Disabled education provider E-Quality Learning reports growth

A FIRM which provides assistive technology to people with disabilities is looking to double its turnover.

A FIRM which provides assistive technology to people with disabilities is looking to double its turnover.

Chris Quickfall set up Invate in 2006, not long after he was diagnosed with dyslexia, in a bid to offer technologies to help disabled people in education and employment.

This led to the launch of E-Quality Learning – a spin-out firm that offers 70% online and 20% face-to-face training to individuals in employment and education.

The Gateshead-based firm has been going on its own for 18 months now, and last year won the start-up award at the Cels Business for Life awards. Prior to launching in September 2011, the company paired up with Northumbria University and spent over £30,000 on a year of research into disabilities such as dyslexia, dyspraxia, autism and mental health-related learning difficulties, and specifically how they affect cognitive development.

Using the findings, the firm developed and built a new training model that included online training and learning support that learners can access around the clock.

It is the only organisation in the UK that provides ongoing assistance to support individuals after the initial one-to-one training is complete.

After launching with just seven people, the firm has added 23 full-time equivalent jobs, totalling 30 people, and has plans for more jobs to help it deal with increased demand nationwide for its pioneering service.

As part of its employment policy, the company has adopted a positive attitude towards hiring people with disabilities, especially those with IT and training experience.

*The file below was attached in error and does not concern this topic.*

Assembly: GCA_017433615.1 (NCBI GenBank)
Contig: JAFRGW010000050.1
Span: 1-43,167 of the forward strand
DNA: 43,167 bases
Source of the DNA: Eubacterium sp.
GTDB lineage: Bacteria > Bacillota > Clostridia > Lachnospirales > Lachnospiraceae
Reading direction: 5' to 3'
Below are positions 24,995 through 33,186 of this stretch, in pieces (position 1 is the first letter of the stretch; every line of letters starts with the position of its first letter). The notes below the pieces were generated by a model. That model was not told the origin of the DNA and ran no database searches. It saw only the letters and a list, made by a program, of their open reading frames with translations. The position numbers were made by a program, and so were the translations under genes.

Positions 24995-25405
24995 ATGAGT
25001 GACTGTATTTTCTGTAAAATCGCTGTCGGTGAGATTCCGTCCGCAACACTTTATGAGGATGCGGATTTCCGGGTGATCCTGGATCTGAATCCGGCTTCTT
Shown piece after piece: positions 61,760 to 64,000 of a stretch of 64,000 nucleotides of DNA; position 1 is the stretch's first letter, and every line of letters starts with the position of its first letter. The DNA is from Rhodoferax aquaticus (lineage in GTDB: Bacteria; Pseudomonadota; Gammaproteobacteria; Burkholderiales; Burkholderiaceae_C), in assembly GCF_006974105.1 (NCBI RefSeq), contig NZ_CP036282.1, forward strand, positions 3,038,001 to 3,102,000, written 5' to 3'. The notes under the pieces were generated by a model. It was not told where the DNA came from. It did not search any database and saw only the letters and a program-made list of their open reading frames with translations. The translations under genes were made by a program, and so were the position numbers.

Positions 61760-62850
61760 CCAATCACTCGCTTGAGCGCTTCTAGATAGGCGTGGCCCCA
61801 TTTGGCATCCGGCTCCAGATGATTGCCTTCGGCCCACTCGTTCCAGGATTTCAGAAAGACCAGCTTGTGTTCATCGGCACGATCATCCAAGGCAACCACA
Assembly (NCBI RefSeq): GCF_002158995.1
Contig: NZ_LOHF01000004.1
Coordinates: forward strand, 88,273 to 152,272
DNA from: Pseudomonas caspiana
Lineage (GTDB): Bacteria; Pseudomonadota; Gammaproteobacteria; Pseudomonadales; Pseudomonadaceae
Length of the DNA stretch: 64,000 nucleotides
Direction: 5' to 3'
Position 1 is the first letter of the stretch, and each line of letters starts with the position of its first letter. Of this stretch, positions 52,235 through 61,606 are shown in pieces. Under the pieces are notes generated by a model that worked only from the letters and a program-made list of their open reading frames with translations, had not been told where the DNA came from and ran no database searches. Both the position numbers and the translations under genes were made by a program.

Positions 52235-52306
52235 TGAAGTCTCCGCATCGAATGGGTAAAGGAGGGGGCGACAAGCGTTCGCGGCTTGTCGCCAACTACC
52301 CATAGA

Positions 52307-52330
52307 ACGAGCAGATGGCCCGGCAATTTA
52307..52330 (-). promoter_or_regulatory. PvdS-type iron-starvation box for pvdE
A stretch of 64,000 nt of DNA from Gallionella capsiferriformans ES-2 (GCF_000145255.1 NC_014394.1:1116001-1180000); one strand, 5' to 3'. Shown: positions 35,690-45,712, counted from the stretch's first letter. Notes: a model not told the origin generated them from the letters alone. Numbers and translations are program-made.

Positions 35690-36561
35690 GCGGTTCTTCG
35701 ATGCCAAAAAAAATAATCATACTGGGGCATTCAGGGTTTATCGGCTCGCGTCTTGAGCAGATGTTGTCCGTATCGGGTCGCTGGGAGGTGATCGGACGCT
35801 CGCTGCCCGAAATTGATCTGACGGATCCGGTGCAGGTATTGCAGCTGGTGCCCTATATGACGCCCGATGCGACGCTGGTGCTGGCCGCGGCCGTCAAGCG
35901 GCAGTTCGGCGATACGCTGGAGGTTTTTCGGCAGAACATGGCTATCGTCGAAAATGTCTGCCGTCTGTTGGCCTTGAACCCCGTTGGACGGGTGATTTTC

Following the recent recruitment drive, around one third of its 30-strong workforce have disabilities that range from dyslexia to cerebral palsy.

The approach by E-Quality is a welcome boost for the region’s disabled workforce following recent announcements at Remploy, which has led to redundancies for 138 people at factories across the North East.

Quickfall said: “For the past nine months we have billed just over £500,000 and forecast significant growth going forward which we hope will take us to a turnover of £1.1m for the next financial year.

“After introducing our new technology on to the marketplace back in 2010, we’ve experienced huge interest in our training method due to the excellent outcomes it has delivered in helping people with various disabilities deal with challenges in the workplace, in education and when seeking employment.

“As a result of the uptake of our services from Government bodies such as the NHS, Student Finance England and other higher education institutions, we have been able to take on many new people in the North East and throughout the UK.

“With an ongoing recruitment drive well underway, we are always on the look-out for new people, regardless of disability, to support our growth and assist in delivering our training services to help people across the UK.”

The training expert’s services are aimed at large corporations, local councils, universities, colleges and schools that all have learners or employees who require assistive technology training support.


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